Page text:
Last night, Billy Butler hit his 15th home run of the season  (Yes, they still count September stats in your season totals) and now sports a rather impressive .319/.385/.475 batting line.  That equates to an OPS+ of 134 and, folks, that ain’t bad at all.

As the season has ground on, there has been an undercurrent of ‘maybe we should trade Butler’ talk.   I can understand where such a sentiment might come from, at times I even wonder if trading Butler might be best for the organization.

After all, Billy is not a very good first baseman and probably never will be.   He doesn’t run very well, hit into a lot of double plays and has rather modest power for a first baseman/DH type.     Plus the organization would seem to have a bevy of potential first baseman coming up through the high minors.   Given that Kansas City is two years, if not more, away from seriously contending, it might make sense to move Butler for additional prospects.

Still, the reasons Royals’ fans get annoyed with Butler are not exactly secrets.   Potential trade partners would certainly be happy to highlight Billy’s 30 grounded into double plays this season, his sub-par defensive skills and basic lack of speed.   Would the return be worth losing Billy Butler?  

Recently, I have come around to a different line of thinking.  Now is the time to offer Billy Butler a contract extension and here’s why:

  • Arbitration – Butler is eligible of arbitration this season and, for all his faults, Billy can rather confidently go in front of an arbitrator with two years of well above average hitting on his resume.   I don’t know what the likely award might be, but a guy with back to back years of OPS+ of 125 and 134, who plays everyday is going to get paid.  
  • Timing – As good as Butler has hit, the Royals can make the case that while he may be one of the 15 best hitters in baseball under the age of 25, Billy is probably not in the top five.   Sure, the organization could use that as ammunition in an arbitration hearing or they could use it to negotiate a favorable long-term deal.   After all, the best hitter in Butler’s age group, Evan Longoria signed a six year/$17.5 million deal a couple of years back.   Why not offer Billy twice what Longoria makes for the next four years or so?
  • There is No Logjam – Until Kila Ka’aihue, Eric Hosmer or Clint Robinson actually starts raking against major league pitching, the Royals do not have a logjam at first base/designated hitter.   Right now, they have ONE proven hitter there and his name is Billy Butler.
  • He IS Getting Better – After hitting 51 doubles and 20 home runs in 2009, a lot of fans are of the opinion that Butler has regressed this season.   Sure, he has just 41 doubles and 15 home runs, but Billy has raised his on-base percentage by over twenty points.    He is walking a little more (61 currently vs. 58 last season) and striking out a lot less (67 times this season vs. 103 a year ago).   All this, and Billy will not turn twenty-five until next April.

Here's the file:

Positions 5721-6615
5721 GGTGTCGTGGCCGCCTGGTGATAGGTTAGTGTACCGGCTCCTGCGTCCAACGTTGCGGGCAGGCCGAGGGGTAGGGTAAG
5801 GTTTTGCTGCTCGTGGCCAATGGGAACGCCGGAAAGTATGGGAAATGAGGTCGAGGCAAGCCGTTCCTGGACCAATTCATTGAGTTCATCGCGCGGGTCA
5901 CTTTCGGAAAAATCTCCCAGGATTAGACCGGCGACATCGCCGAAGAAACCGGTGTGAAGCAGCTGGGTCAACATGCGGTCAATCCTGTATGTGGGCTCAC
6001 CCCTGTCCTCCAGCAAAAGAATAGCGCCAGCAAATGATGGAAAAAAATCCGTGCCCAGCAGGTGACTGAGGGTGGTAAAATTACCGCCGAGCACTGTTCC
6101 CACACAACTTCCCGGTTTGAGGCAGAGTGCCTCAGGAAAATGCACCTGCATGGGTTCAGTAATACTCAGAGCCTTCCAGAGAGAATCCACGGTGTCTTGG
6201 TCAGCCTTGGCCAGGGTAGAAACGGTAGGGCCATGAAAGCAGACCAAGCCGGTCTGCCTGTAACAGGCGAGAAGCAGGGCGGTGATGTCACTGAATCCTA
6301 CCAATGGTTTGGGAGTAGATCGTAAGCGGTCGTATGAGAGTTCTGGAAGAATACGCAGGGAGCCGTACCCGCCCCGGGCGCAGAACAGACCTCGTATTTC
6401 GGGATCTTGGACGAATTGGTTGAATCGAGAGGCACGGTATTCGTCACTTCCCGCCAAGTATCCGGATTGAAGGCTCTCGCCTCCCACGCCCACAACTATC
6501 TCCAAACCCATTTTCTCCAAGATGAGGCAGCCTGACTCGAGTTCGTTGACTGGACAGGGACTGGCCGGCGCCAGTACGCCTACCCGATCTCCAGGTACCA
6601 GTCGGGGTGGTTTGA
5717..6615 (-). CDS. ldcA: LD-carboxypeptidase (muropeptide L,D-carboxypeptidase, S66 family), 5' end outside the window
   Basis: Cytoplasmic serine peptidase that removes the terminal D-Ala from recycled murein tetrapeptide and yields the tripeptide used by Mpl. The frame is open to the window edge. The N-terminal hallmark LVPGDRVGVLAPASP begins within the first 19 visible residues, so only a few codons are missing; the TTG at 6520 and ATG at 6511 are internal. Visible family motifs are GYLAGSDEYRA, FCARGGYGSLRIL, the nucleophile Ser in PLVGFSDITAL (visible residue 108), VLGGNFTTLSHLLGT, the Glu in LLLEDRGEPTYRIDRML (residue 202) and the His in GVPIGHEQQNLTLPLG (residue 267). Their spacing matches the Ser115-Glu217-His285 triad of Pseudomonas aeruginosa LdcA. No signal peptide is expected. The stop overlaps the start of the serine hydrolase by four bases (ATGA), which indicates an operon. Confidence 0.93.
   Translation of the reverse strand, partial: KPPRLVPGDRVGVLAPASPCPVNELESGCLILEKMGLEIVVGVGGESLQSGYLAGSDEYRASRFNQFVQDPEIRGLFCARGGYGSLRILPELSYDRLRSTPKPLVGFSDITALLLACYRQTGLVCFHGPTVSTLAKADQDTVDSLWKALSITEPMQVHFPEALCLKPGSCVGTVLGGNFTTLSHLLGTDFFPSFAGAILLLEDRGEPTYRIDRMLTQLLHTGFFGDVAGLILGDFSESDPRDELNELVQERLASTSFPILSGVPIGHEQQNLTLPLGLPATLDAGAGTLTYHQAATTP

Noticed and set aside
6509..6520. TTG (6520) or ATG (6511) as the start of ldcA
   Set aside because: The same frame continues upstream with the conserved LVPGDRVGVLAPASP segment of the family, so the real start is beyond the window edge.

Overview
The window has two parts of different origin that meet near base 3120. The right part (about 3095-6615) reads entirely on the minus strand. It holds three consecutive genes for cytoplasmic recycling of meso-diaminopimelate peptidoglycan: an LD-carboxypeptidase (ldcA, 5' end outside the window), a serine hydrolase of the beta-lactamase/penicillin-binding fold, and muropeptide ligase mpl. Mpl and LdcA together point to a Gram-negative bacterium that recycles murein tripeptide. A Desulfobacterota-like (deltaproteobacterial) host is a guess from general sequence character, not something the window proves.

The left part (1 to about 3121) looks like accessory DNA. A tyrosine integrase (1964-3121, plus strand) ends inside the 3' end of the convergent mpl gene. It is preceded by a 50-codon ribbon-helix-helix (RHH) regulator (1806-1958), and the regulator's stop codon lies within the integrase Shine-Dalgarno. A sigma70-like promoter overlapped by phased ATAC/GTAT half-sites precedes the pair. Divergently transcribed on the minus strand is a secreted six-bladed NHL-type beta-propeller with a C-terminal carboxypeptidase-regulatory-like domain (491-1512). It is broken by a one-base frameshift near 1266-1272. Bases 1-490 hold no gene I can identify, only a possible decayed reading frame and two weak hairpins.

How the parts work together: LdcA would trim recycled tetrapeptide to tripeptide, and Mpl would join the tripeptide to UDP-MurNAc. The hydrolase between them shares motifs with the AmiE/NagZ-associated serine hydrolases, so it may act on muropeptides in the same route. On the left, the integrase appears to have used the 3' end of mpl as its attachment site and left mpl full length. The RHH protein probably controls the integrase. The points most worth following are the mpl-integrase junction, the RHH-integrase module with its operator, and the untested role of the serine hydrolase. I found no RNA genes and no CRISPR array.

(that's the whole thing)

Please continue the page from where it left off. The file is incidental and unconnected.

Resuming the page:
• How Much Would You Pay for the Next John Olerud – Now, before you answer that, click on the name for the  link to Baseball Reference.    Olerud played 17 season in the majors, and only once failed to post an OPS+ above 100.   In fact, only twice (his last two seasons) did Olerud not top an OPS+ of 110.    In 1993, Olerud hit .363/.473/.599 and just to prove it wasn’t a fluke, he then hit .354/.447/.551 in 1998.   For his career, Olerud hit .295/.398/.465 with 500 doubles and 225 home runs.   He won’t make the Hall of Fame, but John Olerud would have been one of the top two hitters on virtually an Royals’ team in recent history.    Right now, one of Butler’s closest comparables is John Olerud and he probably has a chance to be better than Olerud over the long-term (perhaps minus those two huge seasons outlined above).

Early on in his career, the Royals seemed to have some concern over Billy’s motivation and professionalism, but those issues seem to have gone away.   Over the past two seasons, we have witnessed a player who works and plays hard.   One thing you can say about Billy is that, while he does not run fast, he does run hard – that’s worth something.    

Above everything else, Billy Butler is a professional hitter on a team full of hacksters.   Can you readily name me a pitch or location that routinely gets Butler out?   I can’t, but I can pretty much name one for every other hitter in the lineup (including David DeJesus – the other professional hitter on the roster).

Now is the time, I think, for the Royals to enter into negotiations to lock up Butler to a fair, but reasonable long-term deal.   Something along the lines of four years and $26 million might get the job done.   

To me, that sounds like a heck of a deal.